A widespread attack that took place on Twitter in November 2019 attempted to cause epileptic seizures in people who have the condition.
The Maryland-based Epilepsy Foundation, which has more than 33,0000 followers on the microblogging platform, said this week that it has filed a formal criminal complaint in connection with the troubling incident.
The attack was relatively simple in its execution. An individual or group used the foundation’s Twitter handle, as well as specific hashtags, to post videos of flashing or strobing lights that could have triggered a seizure. In an apparent bid to increase the impact of the attack, the perpetrator carried it out during National Epilepsy Awareness Month when the feed was likely to have been busier than usual.
The foundation said that exposure to flashing lights and particular visual patterns can trigger seizures in about 3% of those with epilepsy. It added that the condition, known as “photosensitive epilepsy,” is more common in children and adolescents. It’s not yet clear if anyone was affected by the flashing pictures that appeared on Twitter.
“These attacks are no different than a person carrying a strobe light into a convention of people with epilepsy and seizures, with the intention of inducing seizures and thereby causing significant harm to the participants,” Allison Nichol, director of legal advocacy for the Epilepsy Foundation, said in a release. “The fact that these attacks came during National Epilepsy Awareness Month only highlights their reprehensible nature.”
As noted by the Epilepsy Foundation, the malicious attack has echoes of the one that targeted writer Kurt Eichenwald in 2016. In that case, Maryland resident John Rayne Rivello was accused of using Twitter to send a flashing image to the writer with the aim of triggering a seizure. Rivello had allegedly taken a dislike to an article Eichenwald had written about Donald Trump during the 2016 presidential campaign, and was accused of sending the image together with a message that read, “You deserve a seizure for your post.” According to court documents seen by the New York Times, the flashing image caused Eichenwald to have a seizure that lasted around eight minutes. The writer said he would probably have died if his wife hadn’t entered the room and taken action to stop the seizure. Rivello is due to appear in court in January 2020 where he will reportedly plead guilty to aggravated assault.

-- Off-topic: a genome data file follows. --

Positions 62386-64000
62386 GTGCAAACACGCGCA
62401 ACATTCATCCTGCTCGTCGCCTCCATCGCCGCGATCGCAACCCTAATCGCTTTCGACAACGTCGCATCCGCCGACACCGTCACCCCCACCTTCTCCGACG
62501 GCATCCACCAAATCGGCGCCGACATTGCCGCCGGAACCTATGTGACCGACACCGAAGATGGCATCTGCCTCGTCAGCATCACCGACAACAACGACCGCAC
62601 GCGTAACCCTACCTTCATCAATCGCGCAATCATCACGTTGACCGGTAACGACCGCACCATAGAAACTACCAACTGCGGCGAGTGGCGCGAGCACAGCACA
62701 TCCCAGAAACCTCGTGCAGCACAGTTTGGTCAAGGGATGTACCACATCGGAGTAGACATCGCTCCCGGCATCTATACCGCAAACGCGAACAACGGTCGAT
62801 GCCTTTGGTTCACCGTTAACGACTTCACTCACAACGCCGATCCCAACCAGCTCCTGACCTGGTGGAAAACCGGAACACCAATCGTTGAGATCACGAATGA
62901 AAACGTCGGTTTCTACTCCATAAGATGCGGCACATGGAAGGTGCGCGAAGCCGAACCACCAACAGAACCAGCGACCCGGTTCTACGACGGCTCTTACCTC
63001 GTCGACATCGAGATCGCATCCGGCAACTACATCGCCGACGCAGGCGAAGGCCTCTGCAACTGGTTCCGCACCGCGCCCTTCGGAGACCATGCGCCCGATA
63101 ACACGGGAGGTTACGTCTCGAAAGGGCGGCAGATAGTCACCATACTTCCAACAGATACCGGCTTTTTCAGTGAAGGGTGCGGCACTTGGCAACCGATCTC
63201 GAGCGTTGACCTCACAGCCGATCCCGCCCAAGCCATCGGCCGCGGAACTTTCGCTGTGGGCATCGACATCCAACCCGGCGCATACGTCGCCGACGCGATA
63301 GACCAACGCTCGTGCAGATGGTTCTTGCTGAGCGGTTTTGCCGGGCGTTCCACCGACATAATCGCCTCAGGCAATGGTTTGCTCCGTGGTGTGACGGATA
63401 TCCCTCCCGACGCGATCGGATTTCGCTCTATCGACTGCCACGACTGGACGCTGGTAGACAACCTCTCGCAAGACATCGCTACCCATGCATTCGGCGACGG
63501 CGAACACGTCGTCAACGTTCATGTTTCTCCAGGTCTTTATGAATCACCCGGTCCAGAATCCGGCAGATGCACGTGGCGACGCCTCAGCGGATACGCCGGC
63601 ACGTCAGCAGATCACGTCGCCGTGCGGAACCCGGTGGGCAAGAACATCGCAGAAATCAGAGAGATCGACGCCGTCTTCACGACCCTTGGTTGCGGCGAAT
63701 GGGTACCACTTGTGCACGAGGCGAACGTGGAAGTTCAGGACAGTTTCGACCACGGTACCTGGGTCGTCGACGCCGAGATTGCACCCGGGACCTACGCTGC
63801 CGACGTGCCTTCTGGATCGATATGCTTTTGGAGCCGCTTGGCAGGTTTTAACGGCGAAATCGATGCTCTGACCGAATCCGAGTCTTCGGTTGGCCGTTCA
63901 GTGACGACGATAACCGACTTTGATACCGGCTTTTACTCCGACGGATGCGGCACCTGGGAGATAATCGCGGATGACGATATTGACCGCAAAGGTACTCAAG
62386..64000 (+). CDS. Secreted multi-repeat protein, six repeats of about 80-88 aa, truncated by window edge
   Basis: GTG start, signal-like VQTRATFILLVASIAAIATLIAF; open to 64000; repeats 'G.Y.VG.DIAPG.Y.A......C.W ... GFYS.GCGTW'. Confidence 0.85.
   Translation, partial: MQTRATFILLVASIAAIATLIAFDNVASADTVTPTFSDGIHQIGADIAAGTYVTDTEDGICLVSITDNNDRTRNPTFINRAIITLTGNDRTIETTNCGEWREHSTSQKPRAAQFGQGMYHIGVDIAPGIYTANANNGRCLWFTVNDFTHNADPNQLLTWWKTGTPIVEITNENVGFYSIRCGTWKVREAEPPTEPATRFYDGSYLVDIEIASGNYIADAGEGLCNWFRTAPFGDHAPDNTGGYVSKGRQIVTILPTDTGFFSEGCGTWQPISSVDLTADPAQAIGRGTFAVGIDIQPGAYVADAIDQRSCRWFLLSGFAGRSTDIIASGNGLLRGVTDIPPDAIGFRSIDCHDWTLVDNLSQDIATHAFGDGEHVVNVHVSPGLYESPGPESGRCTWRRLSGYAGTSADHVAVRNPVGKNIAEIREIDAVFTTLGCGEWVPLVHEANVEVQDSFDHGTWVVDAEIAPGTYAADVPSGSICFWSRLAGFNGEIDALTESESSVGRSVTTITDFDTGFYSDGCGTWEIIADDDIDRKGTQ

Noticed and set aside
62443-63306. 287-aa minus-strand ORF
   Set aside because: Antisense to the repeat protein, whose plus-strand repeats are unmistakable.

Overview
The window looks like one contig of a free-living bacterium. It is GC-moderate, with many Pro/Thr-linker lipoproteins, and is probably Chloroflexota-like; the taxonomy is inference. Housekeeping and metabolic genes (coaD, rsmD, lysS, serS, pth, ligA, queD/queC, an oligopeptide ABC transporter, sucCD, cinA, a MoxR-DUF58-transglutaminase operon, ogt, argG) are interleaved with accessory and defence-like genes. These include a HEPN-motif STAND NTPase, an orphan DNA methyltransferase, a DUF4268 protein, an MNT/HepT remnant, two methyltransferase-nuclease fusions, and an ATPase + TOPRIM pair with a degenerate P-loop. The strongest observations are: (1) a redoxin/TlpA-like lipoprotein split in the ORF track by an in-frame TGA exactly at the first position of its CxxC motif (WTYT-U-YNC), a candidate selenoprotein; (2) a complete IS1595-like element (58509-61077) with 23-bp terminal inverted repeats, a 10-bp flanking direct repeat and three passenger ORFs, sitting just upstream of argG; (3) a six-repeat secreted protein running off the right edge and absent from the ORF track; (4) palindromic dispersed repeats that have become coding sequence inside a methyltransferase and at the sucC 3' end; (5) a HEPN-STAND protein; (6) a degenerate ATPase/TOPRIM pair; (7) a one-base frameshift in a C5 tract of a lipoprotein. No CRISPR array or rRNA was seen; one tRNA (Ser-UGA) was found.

The Epilepsy Foundation was also targeted in 2008 when hackers posted hundreds of links on its website to pages with flashing images.
“These kinds of attacks need to be taken seriously,” Nichol told the Washington Post recently. “There needs to be a very aggressive response, both by the foundation and by law enforcement. What these people did is incredibly dangerous to people with epilepsy and it just cannot stand.”
Responding to the incident, a Twitter spokesperson told Digital Trends: “We want people to feel safe on our service. We provide people on Twitter with the option of preventing media from autoplaying in their timelines, as well as prevent any GIFs from appearing when someone searches for ‘seizure’ in GIF search.
“Additionally, if Twitter determines accounts are dedicated to causing offline harm, they will be permanently suspended. We’re exploring additional options to help protect the people on Twitter from this type of abuse.”
Updated on December 19, 2019, to include statement from Twitter.
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